MySQL import / export at the Command Line

Like many (most?) developers when I work with a database I tend to manage them using another programme – usually either phpMyAdmin or Navicat. However there are times when you have to get basic again and dig down to the Command Line (usually because of an access issue like a firewall setting you can’t change or because you need to import a file too big for phpMyAdmin). The trouble is if you only use these commands once in a blue moon you soon forget them.

Dump (export your database)

  1. Login to the shell or Command Prompt, navigate to where you would like your file saved.

  2. mysqldump --user=your_username --password=your_password your_database > your_dump_file.sql

your_username is a mysql user with the correct rights to the database you want to dump.
your_password is the password for your_username.
your_database is the name of your database.
your_dump_file.sql is the name of the file that will be created in the export.


  1. Create the database that you want to import into, but leave it empty or if you are using an existing database remove the tables (make sure you have a backup first).
  2. Login to the shell or Command Prompt

  3. mysql --user=your_username --password=your_password your_database < your_file_to_import.sql

A Theory of Project Costs

Lately I’ve been giving a lot of though to the way costs for projects are estimated. It always seems a very hit and miss affair. One designer I used to work with used to work out the costs as accurately as he could and then double whatever number he came up with – this worked as well as anything – and fairly accurately reflected the time / cost of what he was doing.

I think a lot of the problem is to do with the way projects scale – a £10,000 project is not necessarily 10 x more complex than a £1000 project, but more importantly it is far easier to scope a static webpage with 10 pages and a contact form than website where the client guidance goes something along the lines of we want it to be a bit like Facebook {edit as applicable} but aimed at Pig Farmers {edit as applicable}.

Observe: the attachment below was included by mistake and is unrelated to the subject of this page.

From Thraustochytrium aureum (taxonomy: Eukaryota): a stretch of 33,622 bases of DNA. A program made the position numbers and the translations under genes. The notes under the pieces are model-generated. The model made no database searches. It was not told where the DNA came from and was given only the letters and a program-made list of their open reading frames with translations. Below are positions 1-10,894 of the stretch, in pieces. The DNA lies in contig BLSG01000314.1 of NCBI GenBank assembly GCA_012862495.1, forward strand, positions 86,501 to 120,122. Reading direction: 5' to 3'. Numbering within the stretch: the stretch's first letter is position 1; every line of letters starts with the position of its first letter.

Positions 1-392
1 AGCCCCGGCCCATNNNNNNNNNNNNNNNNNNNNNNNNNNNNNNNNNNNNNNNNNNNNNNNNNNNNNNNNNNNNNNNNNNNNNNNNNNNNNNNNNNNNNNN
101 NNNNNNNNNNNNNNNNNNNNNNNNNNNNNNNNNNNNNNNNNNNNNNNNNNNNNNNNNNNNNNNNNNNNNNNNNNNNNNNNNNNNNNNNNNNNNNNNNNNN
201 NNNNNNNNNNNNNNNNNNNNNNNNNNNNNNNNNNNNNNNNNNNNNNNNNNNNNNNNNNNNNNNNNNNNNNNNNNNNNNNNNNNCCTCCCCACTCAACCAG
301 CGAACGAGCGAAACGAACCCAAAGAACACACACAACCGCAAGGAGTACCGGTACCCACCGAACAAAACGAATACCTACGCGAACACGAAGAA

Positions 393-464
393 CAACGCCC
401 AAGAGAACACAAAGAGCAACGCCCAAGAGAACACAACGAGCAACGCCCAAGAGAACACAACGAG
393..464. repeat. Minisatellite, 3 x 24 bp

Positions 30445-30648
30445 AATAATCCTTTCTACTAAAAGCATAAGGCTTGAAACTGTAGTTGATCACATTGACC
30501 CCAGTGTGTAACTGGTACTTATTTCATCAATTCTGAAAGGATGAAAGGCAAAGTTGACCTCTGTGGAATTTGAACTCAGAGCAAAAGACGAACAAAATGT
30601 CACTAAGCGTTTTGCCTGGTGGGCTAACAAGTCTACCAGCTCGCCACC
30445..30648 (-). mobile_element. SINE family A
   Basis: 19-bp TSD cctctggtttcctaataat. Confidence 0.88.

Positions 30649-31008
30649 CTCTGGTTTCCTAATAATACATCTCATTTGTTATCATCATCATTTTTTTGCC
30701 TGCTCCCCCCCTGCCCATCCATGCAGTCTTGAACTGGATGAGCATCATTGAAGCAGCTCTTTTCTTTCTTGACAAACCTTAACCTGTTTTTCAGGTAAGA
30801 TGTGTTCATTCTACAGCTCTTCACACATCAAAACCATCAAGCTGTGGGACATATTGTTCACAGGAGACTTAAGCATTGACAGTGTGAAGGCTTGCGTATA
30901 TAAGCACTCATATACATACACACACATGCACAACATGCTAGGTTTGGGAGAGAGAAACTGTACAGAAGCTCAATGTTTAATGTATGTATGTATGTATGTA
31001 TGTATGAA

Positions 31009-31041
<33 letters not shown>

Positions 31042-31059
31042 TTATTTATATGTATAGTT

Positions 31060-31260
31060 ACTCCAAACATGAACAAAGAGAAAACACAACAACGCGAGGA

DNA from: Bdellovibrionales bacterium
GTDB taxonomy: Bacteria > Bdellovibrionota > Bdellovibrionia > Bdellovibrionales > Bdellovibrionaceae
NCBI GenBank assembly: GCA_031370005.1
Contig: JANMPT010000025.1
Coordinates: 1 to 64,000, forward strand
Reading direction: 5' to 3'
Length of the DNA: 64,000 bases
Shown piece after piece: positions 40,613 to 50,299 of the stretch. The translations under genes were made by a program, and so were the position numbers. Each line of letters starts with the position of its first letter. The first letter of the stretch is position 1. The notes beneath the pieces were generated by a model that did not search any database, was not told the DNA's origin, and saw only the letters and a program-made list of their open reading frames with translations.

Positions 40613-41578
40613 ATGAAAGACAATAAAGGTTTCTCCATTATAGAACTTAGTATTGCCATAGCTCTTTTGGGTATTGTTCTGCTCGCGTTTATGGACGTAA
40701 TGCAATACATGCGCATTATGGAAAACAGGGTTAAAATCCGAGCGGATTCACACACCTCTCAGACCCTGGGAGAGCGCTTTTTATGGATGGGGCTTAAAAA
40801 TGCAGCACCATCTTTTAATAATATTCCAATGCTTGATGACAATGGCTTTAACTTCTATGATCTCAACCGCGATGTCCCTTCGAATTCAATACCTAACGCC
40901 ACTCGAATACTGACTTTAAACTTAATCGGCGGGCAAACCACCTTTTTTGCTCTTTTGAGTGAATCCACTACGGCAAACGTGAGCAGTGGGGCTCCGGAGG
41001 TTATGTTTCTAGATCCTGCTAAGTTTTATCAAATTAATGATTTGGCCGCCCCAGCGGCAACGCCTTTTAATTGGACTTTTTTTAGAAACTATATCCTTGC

The trouble with building complex applications is that it is often hard (if not impossible) to anticipate problems until you come across them. I suppose this has a lot to do with the rise Agile Development – using it as a way of getting away from specifications that often rapidly loose any relationship to the project they define.

Development is really an evolutionary affair and clients will change their minds in response to what they see – but God is (as they say) in the details – and it is often genuinely not possible to know how a project will go once it starts to take shape. Good project management I suppose the art of reconciling these evolutionary forces with budgets, clients and what is actually possible.

Right now in my current job I don’t really have any say in how projects are costed – and they are costed as well as anywhere else I have ever worked – which is to say as accurately as possible – but of course I have to work with budgets and liaise with clients over all the technical nitty-gritty – so I have lots of time to observe.

My current theory goes something along these lines (BTW all figures are just made up)

c = minimum cost
t = cost per database table
i = number of database tables

total cost = c + (t x i)

BUT this isn’t right yet there a number of additional factors that I am trying to work into the equation so far I have:

p = Client Knowledge – an overly knowledgeable client cause as much trouble as an IT somebody who is IT illiterate – ideally we need somebody who understands what you tell and has ideas of their own but can also understand advice.

z = a factor to fine tune t x i

For Example: if i = 10 then the total cost might work out as 1 x (t x i) but if i = 60 then total cost = 0.7 x (t x i)

I wonder what ever happened to my old graphics calculator…

To be continued…

widgEditor is back…

Over the weekend I found out that Cameron Adams aka The Man in blue has just released a new version of the fabulous widgEditor – an easy to use and easy to modify WYSIWYG editor mad with XHTML and JavaScript.

It has been 3 years since he released the 1st version so it is great that he has released an update and the ven better news is that he is working on version 2 (I can’t wait).

The great thing about widgEditor was that unlike all of the usual WYSIWYG suspects, it was easy to go into the code and change things about to get it to work how you wanted – a case of a limited feature set being an advantage as the end result was pretty elegant.

If you have never heard of or used widgEditor – check it out.